Faddy diets ‘out of fashion’
She said that while a regular weight loss plan might require the dieter to take in 25 percent fewer calories, intermittent diets may suggest two days of a 75 percent calorie cut interspersed with five days of normal healthy eating. But the key to these diets – such as the 5:2 diet in which followers eat as little as 400 calories on two “fasting” days per week – is that dieters won’t succeed if they “pig out” and eat whatever they want on non-fasting days. Harvie’s research shows those who succeed in losing weigh on these diets find the fasting days lead them to also have a lower food intake on normal days – leading to lower calorie intake overall. HUNTING FOR FOOD Mark Berry, head of plant biology and biochemistry at the consumer company Unilever’s research and development unit, says there are also positive signs in data from studies of “Palaeolithic” or stone-age diets – plans designed to mimic the diet of pre-agricultural hunter-gatherers of that era. A sign of its current popularity is that “Paleo diet” was one of the most “Googled” terms of 2013. The idea is based around foods that can be hunted, fished or foraged for – meat, seafood, eggs, nuts, seeds, fruits and vegetables. Berry said his research showed little impact on glucose response in the body in people eating a Palaeolithic diet, but did find a significant impact on hormones that signal satiety and tell the brain the eater is full.
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Other strange diets named as the worst they have followed include the chewing gum diet, the eggs-only diet, the baby food diet, the Mars bar diet and the peanut butter diet. Dr Jacquie Lavin, Slimming World head of nutrition and research, said: “The unpleasantness of faddy diets that encourage severe calorie restriction and/or eating only one food type appears to be having the knock-on effect of persuading people to look for something more sustainable. “This is good news as not only can fad diets be very unhealthy, they’re also incredibly damaging to self-esteem and can cause people to lose confidence in their own ability to make long term changes. Fad diets lead to feelings of hunger, deprivation and boredom, making them impossible to keep up in the long term. The result is that slimmers are almost destined to be left beating themselves up and feeling like a failure for not being able to ‘stick at it’ when really it’s the diet that’s failed for being too strict in the first place. “Pledging to lose weight is well known as the most popular New Year’s resolution, but as this survey shows, more and more people are recognising the importance of following a realistic healthy plan. “A healthy flexible eating plan based around normal every day foods is more likely to fit in with the family and will have the added benefit of improving their health as well as yours.” :: The survey was of 3,508 people who joined a Slimming World group from January 1.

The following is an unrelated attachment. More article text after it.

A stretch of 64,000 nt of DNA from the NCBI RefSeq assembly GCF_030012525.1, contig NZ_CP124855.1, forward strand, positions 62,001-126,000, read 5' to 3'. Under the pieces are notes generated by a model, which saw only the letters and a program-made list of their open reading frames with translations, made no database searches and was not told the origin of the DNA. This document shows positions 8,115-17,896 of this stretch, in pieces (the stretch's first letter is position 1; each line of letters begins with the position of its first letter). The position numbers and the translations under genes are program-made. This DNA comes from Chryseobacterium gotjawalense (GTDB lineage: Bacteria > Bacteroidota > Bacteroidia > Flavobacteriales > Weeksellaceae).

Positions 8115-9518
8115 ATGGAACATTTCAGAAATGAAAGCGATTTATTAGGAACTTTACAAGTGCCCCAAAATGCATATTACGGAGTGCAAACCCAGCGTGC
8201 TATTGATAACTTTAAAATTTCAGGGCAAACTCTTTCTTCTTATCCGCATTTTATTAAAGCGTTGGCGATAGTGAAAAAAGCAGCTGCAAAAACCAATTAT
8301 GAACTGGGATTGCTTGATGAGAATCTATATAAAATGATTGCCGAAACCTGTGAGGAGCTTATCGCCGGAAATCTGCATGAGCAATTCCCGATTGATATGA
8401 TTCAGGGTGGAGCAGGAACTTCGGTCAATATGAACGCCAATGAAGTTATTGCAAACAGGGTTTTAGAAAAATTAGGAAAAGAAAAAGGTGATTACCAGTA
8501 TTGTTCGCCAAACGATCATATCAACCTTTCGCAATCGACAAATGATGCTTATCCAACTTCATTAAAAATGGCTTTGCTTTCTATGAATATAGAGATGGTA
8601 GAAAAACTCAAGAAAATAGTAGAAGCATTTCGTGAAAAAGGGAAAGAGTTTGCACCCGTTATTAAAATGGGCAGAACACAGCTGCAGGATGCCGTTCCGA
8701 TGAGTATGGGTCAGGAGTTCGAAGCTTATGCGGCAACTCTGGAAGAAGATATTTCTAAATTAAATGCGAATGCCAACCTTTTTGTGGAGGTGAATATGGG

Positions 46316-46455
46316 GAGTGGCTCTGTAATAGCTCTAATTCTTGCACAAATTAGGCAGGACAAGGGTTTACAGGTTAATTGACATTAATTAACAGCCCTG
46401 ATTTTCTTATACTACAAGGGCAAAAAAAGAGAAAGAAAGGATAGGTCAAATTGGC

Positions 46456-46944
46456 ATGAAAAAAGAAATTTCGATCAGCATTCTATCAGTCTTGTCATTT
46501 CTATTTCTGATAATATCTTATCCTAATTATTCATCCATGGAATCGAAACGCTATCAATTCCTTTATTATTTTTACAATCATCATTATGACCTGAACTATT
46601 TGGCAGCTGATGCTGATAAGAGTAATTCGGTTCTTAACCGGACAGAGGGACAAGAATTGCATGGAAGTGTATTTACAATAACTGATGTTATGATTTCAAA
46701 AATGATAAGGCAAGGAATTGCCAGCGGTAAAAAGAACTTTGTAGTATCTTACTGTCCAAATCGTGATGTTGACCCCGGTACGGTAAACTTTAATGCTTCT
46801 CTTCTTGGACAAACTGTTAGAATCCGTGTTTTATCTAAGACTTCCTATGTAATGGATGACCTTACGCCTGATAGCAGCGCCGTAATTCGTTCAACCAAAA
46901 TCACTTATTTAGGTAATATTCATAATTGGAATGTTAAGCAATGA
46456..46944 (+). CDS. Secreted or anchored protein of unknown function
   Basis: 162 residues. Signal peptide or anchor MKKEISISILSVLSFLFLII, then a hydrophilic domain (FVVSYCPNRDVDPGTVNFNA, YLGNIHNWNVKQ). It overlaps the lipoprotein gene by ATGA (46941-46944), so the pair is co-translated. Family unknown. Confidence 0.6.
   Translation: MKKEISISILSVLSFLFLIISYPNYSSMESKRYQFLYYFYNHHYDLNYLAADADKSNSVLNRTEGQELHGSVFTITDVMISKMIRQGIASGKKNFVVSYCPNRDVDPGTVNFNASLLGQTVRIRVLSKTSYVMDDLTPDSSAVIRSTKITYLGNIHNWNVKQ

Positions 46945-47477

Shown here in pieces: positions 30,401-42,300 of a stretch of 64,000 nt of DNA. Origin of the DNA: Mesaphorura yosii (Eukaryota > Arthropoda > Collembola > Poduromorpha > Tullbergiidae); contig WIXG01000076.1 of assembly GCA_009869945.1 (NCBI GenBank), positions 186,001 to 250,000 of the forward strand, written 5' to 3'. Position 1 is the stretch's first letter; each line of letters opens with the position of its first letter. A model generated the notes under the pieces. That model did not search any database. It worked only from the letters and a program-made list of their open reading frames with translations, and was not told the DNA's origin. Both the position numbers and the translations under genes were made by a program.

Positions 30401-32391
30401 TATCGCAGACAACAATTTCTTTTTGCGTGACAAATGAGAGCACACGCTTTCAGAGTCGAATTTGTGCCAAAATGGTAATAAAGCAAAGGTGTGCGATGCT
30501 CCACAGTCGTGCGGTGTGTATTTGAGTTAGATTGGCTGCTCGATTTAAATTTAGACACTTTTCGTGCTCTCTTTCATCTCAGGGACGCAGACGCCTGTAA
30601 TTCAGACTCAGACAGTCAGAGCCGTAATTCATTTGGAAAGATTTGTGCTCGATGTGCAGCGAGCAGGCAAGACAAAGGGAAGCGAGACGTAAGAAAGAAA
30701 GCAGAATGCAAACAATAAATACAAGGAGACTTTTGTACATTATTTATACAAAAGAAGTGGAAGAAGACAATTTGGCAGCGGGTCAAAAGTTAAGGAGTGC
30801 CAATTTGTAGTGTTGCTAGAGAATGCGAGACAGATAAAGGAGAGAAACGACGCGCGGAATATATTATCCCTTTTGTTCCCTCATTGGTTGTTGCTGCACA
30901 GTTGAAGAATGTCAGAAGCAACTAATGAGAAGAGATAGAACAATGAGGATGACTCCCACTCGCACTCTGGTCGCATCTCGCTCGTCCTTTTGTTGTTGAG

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Diabetics benefit from high-protein diets without risk, study finds
Weight loss in both groups plateaued after that time. “Far from seeing any problems caused by the high-protein diet, the participants’ weight loss resulted in improvements to their renal health, as well as to their overall cardiovascular health and the control of their blood-sugar levels,” says Professor Clifton, who is also co-author of the CSIRO Total Wellbeing Diet book. “These benefits were seen in participants on both the high-protein diet and the standard diet , which is a good message for diabetic people who are looking to lose weight and improve their wellbeing. “Even modest weight loss has been shown to provide a range of health improvements for diabetic people.” The results of this study have been published online in the journal Nutrition, Metabolism & Cardiovascular Diseases and in the American Journal of Clinical Nutrition. More information: E. Pedersen, D.R. Jesudason, P.M.
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Grain-free diets miss out on several benefits
One study found the average gluten-free diet contains only six grams of fibre, well below the Institute of Medicine’s recommendation of 21 http://www.prnewswire.com/news-releases/garcinia-cambogia-extract—crucial-data-released-231403591.html to 38 grams of fibre per day. The fibre in whole grains, including whole wheat, is important for bowel regularity, may protect against colon cancer, contributes to a feeling of fullness and could lower cholesterol and help regulate blood sugars. The bottom line: The best diet is not a passing fad. It’s one garcinia cambogia extract you can stick to for life. A balanced diet that includes a variety of fruits and vegetables, whole grains, low-fat dairy products or their alternatives, lean protein sources and the occasional treat or two will meet your nutritional requirements and help keep you healthy over time.
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